Ryan Giggs has a big decision to make in the coming weeks: should he stick with Manchester United or take a risk and leave for a managerial position at another club?
There are, of course, risks involved with both approaches available to the Welshman.
If he decides to stay then he will, it seems, have to accept a diminished role at the club.
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Mourinho’s right-hand man Rui Faria will follow his leader to Old Trafford to take Giggs’ job as assistant manager, leaving Giggs with a coaching job further down the pecking order and no concrete guarantees that he will, one day, get the job that he craves.
Should the 42-year-old decide to leave United, however, he faces a tough challenge to prove himself as a manager and worthy of the United job away from the security of Old Trafford.
There have been 29 former players who played under Sir Alex Ferguson at United who have taken the plunge into management, the latest of them being Gary Neville, who severely struggled at Valencia and was sacked after just three months in charge.
Of the 29 (which does include Giggs after his four-game stint at the end of the 2013-14 season) only Steve Bruce and Mark Hughes are currently managing Premier League sides, while Laurent Blanc remains the most successful manager with his dominant PSG team in Ligue 1.
One name on that list stands out when considering Giggs: Ole Gunnar Solskjaer.
The Norwegian, who made 366 appearances for United, scoring 126 goals and winning six league titles, two FA Cups and one Champions League, began his managerial training at Old Trafford when he took on the role of Manchester United's reserve team manager in 2008.
In 2011, after a successful stint in the United reserves, Solskjaer left to become manager of the Norwegian side, Molde FK.
Solskjaer won back-to-back league titles in Norway in 2011 and 2012 as well as the Norwegian Cup in 2013, as his managerial career looked set to take off.
Then the Premier League came calling.
The former United striker was appointed as the boss of newly promoted Cardiff City on January 2, 2014.
Cardiff were relegated at the end of the season and Solskjaer was sacked in September later that year, after a poor start to the Championship season.
He returned to manage Molde in October 2015 and currently sees his team sitting in third place in the Tippeligaen.
While the player who was nicknamed “The Baby-faced Assassin” has found success as a manager in the Norwegian League, his story should act as a warning to Giggs as the Welshman ponders his next move.
Giggs should instead be encouraged and should look to follow the example of Zinedine Zidane.
Zidane, like Giggs, served as an assistant manager at his former club, Real Madrid, in 2013-14 before going on to manage Real Madrid Castilla from 2014 to 2016.
In January 2016, Zidane finally took the reins of Los Blancos, having been overlooked in the summer of 2015, and guided them to Champions League glory and a second place finish in La Liga, just one point behind Barcelona.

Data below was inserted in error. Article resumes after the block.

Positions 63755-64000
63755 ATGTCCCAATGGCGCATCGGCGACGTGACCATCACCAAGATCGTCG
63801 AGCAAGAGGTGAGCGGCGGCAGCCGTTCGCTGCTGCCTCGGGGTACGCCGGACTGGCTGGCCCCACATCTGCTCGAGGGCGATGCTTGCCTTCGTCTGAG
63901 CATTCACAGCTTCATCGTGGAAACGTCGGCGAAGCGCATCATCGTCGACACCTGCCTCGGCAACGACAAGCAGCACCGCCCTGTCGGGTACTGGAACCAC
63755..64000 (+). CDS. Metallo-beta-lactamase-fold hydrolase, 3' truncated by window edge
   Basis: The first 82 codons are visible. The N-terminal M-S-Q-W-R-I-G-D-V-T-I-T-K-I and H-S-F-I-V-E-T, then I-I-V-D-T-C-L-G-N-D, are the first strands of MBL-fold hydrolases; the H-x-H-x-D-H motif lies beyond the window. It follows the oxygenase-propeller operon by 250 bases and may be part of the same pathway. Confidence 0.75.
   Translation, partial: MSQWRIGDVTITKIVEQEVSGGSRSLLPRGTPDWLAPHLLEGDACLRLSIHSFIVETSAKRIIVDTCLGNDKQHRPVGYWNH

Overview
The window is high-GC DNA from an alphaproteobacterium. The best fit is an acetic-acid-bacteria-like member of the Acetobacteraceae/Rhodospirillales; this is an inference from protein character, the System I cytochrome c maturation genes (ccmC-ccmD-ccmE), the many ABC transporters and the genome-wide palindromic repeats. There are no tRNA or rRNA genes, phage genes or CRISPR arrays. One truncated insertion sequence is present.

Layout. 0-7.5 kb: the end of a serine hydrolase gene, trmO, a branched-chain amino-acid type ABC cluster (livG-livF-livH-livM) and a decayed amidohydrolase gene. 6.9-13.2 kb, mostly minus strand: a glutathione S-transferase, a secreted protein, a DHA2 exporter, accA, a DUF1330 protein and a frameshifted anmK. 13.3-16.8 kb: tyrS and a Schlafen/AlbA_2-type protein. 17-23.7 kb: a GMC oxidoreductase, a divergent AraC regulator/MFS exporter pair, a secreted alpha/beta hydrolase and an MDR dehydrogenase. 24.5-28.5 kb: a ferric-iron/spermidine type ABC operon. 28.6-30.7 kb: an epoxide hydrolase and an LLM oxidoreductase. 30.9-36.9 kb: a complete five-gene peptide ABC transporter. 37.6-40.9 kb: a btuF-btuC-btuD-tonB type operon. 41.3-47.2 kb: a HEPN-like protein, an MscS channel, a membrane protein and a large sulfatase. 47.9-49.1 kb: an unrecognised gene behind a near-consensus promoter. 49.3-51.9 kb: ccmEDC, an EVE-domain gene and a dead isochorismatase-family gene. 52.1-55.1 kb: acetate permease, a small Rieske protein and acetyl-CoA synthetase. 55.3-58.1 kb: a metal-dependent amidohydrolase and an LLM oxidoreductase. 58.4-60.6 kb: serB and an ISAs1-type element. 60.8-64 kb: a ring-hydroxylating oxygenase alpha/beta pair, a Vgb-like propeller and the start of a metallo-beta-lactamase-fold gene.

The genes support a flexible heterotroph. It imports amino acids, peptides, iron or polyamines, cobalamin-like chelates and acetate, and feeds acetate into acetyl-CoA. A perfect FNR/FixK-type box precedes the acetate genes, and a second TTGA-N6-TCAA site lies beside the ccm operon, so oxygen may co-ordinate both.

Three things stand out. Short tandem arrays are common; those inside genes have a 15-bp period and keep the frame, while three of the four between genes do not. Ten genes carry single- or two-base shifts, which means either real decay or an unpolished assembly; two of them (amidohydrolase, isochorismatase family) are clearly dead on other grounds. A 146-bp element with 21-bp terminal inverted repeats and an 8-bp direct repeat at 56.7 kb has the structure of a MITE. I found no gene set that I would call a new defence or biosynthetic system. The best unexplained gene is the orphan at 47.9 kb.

Manchester United are in a vastly different place to Real Madrid at the moment and Giggs cannot feel too aggrieved that he has been overlooked by the decision makers at Old Trafford, for now.
Jose Mourinho is the best manager available to United at the moment and the club must attempt to get back to their winning ways in an increasingly competitive and unpredictable Premier League.
Giggs, with his few games-worth of managerial experience, could never have truly expected the job, but if he is genuinely focused on taking the Manchester United job after Mourinho, then he would be better following Zidane’s example and sticking at Old Trafford.
Patience is a virtue and in a footballing world where patience is severely lacking, Giggs could well jeopardise his hopes of a managerial career at Old Trafford should he cut the cord with United.
A step down to the Manchester United under 21s, while not being quite as competitive as Real Madrid Castilla, would give Giggs a chance to manage players, implement tactics and organise a match-day, all with the added bonus of learning from one of the most successful and influential managers of the modern game and remaining in a safe, and patient, environment.
The unpredictable nature of football makes it the enthralling spectacle that it is and there is a chance that Giggs will succeed and go on to be a world-class manager away from Old Trafford, before returning to manage United with a big managerial reputation.
History, however, suggests otherwise and Giggs would be well advised to stay put for the time being and follow Zidane’s lead.
It would be a brave decision should he decide to leave, but he must be wary of what has happened to Gary Neville and Ole Gunnar Solskjaer in particular, which proves that a managerial career away from Old Trafford is like swimming in open-water with the sharks constantly circling not too far away.
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